• Select the "Create a Management Certificate for Microsoft Azure" button. So long as you’re still logged in to Azure, this will generate a .publishsettings file which you’ll be prompted to download through your browser.

  • Once the file is downloaded, drag it from your desktop to the Bitnami Launchpad page and then select the "Create Service" option to upload the management certificate to the Launchpad.


Your Azure and Bitnami accounts will now be connected.

Step 4: Provision an Azure Cloud Server

At the end of this step, your Azure cloud server will be running and you will be able to access it through your Web browser.

To provision your Azure cloud server:

  • Select "Library" in the Launchpad menu

  • Look through the list of applications and images available in Bitnami until you find LAMP Stack

  • Select it and click "Launch in account".

  • Define the region and size for your Azure server. Choose from an "Extra Small" server, which uses shared virtual cores to an "Extra Large" server, which has 8 dedicated virtual cores, depending on the needs of your application. For more information, refer to Azure’s virtual machines and pricing sheet.

"Extra Small" servers work just fine for most PHP application development tasks.
  • Confirm your selection by hitting the "Create Virtual machine" button at the end of the page.

The Bitnami Launchpad will now assign the new server a host name and begin spinning it up. The process usually takes a few minutes: a status indicator on the page provides a progress update.


Once the cloud server has been provisioned, the status indicator will show that it’s "running", and the host name specified in the Bitnami Launchpad will become an active link.


At this point, you should be able to browse to the cloud server, either by clicking the link in the Bitnami Launchpad or entering the cloud server host name directly into your browser’s address bar. You should see a welcome page like the one below (just so you know, it’s served up by Apache, which is part of LAMP packaged by Bitnami).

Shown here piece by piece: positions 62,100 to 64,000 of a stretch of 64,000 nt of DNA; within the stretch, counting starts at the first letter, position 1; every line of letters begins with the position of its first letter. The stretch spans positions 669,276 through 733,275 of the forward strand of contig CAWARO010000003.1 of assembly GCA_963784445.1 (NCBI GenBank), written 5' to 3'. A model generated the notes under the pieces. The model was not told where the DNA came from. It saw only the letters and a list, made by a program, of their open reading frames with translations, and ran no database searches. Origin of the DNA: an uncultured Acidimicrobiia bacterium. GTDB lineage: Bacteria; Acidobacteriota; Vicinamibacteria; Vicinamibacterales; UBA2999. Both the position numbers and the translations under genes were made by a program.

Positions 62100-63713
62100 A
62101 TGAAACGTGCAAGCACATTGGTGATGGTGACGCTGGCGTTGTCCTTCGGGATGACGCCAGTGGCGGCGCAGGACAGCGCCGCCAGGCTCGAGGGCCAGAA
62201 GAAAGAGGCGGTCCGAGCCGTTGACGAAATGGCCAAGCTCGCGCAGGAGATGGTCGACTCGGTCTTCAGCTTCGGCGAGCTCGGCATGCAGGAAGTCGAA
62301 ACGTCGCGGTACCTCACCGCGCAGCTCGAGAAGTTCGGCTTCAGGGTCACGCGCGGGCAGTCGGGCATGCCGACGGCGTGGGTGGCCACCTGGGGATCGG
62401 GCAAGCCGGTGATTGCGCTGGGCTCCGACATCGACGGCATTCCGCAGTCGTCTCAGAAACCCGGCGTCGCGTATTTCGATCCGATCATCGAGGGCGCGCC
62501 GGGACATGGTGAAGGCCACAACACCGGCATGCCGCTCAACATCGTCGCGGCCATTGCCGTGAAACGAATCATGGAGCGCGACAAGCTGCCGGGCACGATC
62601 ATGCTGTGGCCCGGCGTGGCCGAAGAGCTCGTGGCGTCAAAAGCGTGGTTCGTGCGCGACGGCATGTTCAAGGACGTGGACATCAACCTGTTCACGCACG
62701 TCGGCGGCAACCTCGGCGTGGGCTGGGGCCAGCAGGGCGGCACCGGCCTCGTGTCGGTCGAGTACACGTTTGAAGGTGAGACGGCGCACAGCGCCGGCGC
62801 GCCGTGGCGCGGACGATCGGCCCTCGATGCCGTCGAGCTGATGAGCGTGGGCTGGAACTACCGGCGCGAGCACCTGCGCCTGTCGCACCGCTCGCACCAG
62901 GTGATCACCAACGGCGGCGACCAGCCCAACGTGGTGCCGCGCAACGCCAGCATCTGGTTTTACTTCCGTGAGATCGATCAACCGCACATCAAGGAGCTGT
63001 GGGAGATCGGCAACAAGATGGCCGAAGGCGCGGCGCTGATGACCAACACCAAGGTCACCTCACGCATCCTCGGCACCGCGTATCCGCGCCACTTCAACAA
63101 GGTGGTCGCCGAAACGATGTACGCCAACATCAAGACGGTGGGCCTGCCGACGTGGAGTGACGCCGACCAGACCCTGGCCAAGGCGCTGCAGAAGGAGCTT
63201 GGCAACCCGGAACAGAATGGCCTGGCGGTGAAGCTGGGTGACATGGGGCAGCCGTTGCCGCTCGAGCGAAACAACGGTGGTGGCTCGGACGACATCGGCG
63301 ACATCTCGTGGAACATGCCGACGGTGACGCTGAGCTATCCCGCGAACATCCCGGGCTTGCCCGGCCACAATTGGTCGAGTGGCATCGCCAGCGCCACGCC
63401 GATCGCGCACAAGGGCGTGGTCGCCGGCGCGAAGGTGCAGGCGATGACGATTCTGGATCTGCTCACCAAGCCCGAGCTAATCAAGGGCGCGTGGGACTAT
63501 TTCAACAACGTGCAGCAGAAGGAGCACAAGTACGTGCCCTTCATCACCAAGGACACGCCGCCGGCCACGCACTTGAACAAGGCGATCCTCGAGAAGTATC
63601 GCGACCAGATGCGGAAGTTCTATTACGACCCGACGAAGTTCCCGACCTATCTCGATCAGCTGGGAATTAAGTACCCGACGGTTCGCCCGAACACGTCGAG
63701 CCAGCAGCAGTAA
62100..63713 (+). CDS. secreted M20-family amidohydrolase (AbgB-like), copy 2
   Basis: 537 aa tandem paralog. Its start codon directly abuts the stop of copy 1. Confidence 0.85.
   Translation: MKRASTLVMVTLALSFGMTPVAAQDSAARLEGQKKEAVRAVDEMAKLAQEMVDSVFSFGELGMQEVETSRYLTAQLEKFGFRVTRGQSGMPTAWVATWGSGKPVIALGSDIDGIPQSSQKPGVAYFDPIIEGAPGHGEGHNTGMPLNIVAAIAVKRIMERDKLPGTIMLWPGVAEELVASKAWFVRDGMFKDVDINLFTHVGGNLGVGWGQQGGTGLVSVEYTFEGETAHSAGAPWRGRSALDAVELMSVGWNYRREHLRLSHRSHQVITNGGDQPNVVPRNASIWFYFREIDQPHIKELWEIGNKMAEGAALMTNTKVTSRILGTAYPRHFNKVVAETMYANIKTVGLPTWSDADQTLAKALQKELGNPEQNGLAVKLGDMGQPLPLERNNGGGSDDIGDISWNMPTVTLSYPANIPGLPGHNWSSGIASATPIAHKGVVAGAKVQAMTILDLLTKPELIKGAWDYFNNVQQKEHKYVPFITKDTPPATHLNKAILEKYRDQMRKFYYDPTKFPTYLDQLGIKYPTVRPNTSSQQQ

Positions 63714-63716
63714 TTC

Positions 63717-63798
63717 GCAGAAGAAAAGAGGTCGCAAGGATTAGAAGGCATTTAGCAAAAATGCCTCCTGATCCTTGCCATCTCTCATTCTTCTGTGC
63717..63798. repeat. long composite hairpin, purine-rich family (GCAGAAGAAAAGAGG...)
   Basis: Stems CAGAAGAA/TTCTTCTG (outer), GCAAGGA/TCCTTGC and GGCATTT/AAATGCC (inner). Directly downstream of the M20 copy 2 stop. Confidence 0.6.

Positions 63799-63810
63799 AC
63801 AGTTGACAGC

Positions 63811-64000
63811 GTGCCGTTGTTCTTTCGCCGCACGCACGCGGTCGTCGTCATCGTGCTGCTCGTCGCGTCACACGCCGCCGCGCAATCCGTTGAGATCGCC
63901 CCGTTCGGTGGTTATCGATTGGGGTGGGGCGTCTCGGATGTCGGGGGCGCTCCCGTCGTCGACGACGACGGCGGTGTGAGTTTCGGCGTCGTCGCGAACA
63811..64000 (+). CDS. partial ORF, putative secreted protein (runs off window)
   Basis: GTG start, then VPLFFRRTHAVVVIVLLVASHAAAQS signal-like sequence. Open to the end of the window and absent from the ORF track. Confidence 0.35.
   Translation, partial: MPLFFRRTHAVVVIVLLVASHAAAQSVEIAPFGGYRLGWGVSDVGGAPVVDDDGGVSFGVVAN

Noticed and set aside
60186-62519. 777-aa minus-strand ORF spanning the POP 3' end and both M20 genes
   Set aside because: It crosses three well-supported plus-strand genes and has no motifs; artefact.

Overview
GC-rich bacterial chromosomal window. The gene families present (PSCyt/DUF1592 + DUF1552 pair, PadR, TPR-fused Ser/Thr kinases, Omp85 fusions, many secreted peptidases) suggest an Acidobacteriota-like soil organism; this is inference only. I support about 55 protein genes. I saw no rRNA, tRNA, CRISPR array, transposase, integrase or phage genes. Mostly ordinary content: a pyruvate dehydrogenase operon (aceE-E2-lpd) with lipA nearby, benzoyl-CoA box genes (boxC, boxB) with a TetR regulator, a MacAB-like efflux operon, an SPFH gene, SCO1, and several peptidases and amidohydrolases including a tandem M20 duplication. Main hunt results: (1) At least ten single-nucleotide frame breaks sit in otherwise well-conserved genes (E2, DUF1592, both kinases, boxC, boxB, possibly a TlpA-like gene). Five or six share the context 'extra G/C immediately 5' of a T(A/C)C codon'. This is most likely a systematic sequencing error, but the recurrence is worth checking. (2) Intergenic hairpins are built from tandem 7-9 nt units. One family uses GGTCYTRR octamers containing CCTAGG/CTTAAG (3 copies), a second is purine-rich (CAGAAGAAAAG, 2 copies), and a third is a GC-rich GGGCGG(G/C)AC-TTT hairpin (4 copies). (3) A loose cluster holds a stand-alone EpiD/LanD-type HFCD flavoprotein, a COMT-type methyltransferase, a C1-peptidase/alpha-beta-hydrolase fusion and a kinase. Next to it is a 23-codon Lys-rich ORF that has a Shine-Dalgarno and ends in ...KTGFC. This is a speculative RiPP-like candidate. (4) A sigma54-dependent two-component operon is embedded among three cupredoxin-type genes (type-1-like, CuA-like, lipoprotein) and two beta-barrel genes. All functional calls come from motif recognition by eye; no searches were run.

Step 5: Test PHP and MariaDB

At the end of this step, you will have logged in to your cloud server and verified that PHP, MariaDB and phpMyAdmin are working correctly.

You can now connect to the cloud server and test PHP to make sure it’s working correctly and has all the extensions you need. The easiest way to do this is with PuTTY, a free SSH client for Windows and UNIX platforms.

  • Download the PuTTY ZIP archive from its website.

  • Extract the contents to a folder on your desktop.

  • Double-click the putty.exe file to bring up the PuTTY configuration window.

  • Enter the host name of your cloud server into the "Host Name (or IP address)" field, as well as into the "Saved Sessions" field.

  • Click "Save" to save the new session so you can reuse it later.

  • In the "Connection → SSH → Tunnels" section, create a secure tunnel for the phpMyAdmin application by forwarding source port "8888" to destination port "localhost:80".

  • Click the "Add" button to add the secure tunnel configuration to the session.

  • Go back to the "Session" section and save your changes by clicking the "Save" button.

  • Click the "Open" button to open an SSH session to the server.

  • PuTTY will first ask you to confirm the server’s host key and add it to the cache. Go ahead and click "Yes" to this request.

  • Enter your SSH username and password when prompted. This information is available on the Bitnami detail page for your cloud server. You should then be logged in to your cloud server.